Since turning down the opportunity to manufacture chips for the original iPhone, Intel has had problems breaking into the mobile industry. Go ahead, try to name a smartphone or tablet that has one of Intel’s processor inside.
But that doesn’t mean it’s giving up. In its latest move to try to break into the mobile space, Intel has hired former Apple VP Mike Bell to head up a new ‘smart devices’ team, a group tasked with turning cool technology into products… Read More
We have reached the end of an era. No, I’m not talking about David Beckham retiring. I’m talking about Paul Otellini stepping down as Intel’s CEO. He was at the company for more than 40 years, and was its chief executive for the better half of the last decade.
As part of his departure proceedings, Otellini sat down for a candid exit interview with The Atlantic. And while the whole thing is worth a read, there’s one part that is particularly interesting: when he talks about how he regrets not landing the iPhone deal… Read More
Apple, along with Google and five other Silicon Valley technology heavy-weights, has won a court order blocking a potentially devastating class-action antitrust lawsuit concerning alleged anti-poaching conspiracy.
Bloomberg reported that U.S. District Judge Lucy Koh Friday denied class action certification over accusations that said companies illegally conspired not to recruit one another’s employees, which the plaintiffs said resulted in their incomes being held down by their employers… Read More
Another report surfaced this morning that gives us more reasons to believe that Apple is indeed looking to diversify its chip making contracts which thus far have been an exclusive Samsung domain. The somewhat accurate Asian trade publication DigiTimes quoted “institutional investors” who believe that chip giant Intel has been contracted to produce about ten percent of Apple’s planned capacity for a next-generation iPhone and iPad processor, the A7 chip.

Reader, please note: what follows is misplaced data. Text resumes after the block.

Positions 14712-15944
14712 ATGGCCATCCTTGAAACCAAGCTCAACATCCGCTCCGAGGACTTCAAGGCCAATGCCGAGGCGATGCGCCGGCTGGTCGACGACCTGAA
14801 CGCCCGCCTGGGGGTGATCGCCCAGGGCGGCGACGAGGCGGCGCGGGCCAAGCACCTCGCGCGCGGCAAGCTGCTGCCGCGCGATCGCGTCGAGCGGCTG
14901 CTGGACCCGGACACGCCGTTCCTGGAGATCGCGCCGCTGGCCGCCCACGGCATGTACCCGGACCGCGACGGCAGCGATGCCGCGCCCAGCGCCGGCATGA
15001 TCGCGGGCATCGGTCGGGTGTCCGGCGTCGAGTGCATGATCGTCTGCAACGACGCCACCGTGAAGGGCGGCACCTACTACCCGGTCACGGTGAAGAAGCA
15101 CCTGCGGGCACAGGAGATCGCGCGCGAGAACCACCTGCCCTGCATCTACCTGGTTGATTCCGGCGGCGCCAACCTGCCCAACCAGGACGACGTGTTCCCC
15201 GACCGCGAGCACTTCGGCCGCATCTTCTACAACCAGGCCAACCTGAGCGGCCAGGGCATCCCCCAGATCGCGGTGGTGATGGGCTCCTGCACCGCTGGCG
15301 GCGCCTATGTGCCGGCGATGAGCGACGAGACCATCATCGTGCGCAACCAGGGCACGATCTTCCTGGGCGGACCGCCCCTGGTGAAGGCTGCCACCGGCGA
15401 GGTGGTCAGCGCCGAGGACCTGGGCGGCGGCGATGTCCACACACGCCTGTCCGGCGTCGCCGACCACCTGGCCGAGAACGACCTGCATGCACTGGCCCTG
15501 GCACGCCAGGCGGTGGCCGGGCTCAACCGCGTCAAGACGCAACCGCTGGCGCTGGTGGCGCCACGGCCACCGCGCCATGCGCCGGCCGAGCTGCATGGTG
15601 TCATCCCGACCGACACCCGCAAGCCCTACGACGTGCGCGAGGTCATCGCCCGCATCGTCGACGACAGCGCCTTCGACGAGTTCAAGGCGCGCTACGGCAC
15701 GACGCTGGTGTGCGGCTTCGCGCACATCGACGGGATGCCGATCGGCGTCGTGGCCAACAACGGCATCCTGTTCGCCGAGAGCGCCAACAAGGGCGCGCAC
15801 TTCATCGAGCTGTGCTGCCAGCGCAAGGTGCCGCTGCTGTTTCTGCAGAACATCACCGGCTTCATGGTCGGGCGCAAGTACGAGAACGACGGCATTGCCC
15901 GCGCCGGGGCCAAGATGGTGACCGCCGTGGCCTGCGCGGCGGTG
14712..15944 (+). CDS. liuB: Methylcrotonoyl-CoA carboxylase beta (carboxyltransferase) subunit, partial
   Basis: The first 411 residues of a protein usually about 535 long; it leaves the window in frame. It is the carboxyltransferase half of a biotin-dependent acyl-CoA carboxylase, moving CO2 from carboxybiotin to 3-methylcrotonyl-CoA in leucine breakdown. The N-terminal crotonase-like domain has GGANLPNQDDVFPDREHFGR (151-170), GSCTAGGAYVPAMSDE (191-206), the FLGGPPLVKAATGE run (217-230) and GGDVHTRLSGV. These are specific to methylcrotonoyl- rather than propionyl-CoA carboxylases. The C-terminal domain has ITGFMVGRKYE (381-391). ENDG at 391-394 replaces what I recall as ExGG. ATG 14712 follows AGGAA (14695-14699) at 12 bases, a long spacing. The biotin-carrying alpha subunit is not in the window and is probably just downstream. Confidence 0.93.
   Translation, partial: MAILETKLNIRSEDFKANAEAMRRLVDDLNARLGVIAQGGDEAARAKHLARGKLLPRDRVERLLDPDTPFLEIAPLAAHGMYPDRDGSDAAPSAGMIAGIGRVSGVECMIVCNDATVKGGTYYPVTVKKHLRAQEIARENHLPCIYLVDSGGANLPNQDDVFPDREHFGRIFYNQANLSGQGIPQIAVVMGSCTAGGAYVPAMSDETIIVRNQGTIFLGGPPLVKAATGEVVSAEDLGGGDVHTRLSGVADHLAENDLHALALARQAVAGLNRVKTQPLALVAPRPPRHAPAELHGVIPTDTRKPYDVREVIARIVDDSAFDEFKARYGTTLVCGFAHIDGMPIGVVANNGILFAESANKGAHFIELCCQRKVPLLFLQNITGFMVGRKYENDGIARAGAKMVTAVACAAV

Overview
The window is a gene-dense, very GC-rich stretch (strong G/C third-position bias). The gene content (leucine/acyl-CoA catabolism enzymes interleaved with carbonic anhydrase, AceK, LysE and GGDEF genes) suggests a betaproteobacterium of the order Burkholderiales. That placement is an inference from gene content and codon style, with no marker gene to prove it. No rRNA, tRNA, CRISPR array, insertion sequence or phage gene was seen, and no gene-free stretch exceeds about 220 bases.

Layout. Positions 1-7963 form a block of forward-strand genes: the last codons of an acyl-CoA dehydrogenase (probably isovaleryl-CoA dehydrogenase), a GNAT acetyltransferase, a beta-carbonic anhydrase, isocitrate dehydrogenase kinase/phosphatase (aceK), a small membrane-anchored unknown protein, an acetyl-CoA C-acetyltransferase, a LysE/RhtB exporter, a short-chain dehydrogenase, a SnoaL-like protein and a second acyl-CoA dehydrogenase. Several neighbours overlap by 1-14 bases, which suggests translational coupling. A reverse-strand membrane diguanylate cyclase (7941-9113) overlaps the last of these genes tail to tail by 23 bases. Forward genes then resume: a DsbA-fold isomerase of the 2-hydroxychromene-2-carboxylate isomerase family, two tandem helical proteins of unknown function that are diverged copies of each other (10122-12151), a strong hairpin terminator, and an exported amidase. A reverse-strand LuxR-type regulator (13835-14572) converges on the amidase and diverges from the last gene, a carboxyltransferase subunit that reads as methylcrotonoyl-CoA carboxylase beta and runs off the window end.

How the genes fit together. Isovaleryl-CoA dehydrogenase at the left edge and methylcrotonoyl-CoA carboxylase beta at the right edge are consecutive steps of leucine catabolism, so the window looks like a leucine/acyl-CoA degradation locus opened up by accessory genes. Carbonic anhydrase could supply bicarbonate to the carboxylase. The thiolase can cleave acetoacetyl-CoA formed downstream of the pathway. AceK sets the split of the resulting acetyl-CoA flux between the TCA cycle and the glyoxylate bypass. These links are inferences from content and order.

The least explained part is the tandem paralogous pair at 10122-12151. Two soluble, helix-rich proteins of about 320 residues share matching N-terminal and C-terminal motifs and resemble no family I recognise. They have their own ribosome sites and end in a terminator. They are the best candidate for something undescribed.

Moreover, Apple is apparently spreading those orders across Samsung, Intel and Taiwan Semiconductor Manufacturing Company (TSMC). Samsung will reportedly build about half of Apple’s A7 orders, TSMC should take care of an additional 40 percent while Intel will get the remaining ten percent of orders. Rumor mills have been reporting for at least a year that Apple has been looking to move its chip biz away from rival Samsung, which currently builds all iPhone, iPad and iPod processors at its Austin, Texas plant… Read More
A report Wednesday revives the old rumor that the world’s leading chip maker, Intel, is working on a strategic deal to manufacture processors that power Apple’s iPhones, iPads and iPods.
What’s different this time around, though, is the timing: Intel’s CEO Paul Otellini is on his way out and with CEO search still underway, the semiconductor giant could be poised to take its relationship with Apple to the next level.
The gist of the report is that Apple could contract Intel as a foundry, meaning the chip giant would tap its world-class manufacturing expertise to produce iPhone and iPad processors, as designed in-house by Apple, rather than persuade Tim Cook & Co. into adopting Intel’s own mobile Atom x86 chip architecture, which hasn’t made much inroads yet… Read More
If Apple is really planning on revolutionizing the TV business, it may want to hurry up and do so before Intel beats it to the punch. Confirming rumors from earlier this year, the company’s Media VP Erik Huggers said today that it’s working on a set-top box.
But that’s not all. In addition to the new hardware, Huggers says that Intel is also working with ‘the entire industry’ to bring a new Internet TV service—an all-in-one solution that will incorporate live TV, catch-up TV and on-demand TV—to the market… Read More